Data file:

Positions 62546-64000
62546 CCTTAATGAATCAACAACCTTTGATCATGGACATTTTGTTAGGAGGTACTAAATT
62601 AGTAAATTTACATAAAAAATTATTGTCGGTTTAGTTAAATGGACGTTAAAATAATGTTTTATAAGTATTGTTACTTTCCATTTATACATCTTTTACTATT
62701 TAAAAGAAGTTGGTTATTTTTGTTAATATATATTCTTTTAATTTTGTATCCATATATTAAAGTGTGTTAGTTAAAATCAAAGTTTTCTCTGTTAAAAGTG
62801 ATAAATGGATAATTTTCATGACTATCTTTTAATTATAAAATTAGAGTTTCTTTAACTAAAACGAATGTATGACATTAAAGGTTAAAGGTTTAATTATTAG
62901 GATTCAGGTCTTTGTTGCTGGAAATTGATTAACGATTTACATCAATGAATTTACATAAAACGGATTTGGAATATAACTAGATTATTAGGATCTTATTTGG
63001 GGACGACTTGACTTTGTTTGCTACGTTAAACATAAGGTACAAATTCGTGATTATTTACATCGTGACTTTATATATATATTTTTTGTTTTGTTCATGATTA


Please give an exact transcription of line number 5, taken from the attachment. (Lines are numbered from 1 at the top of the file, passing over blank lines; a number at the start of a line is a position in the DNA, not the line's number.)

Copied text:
62801 ATAAATGGATAATTTTCATGACTATCTTTTAATTATAAAATTAGAGTTTCTTTAACTAAAACGAATGTATGACATTAAAGGTTAAAGGTTTAATTATTAG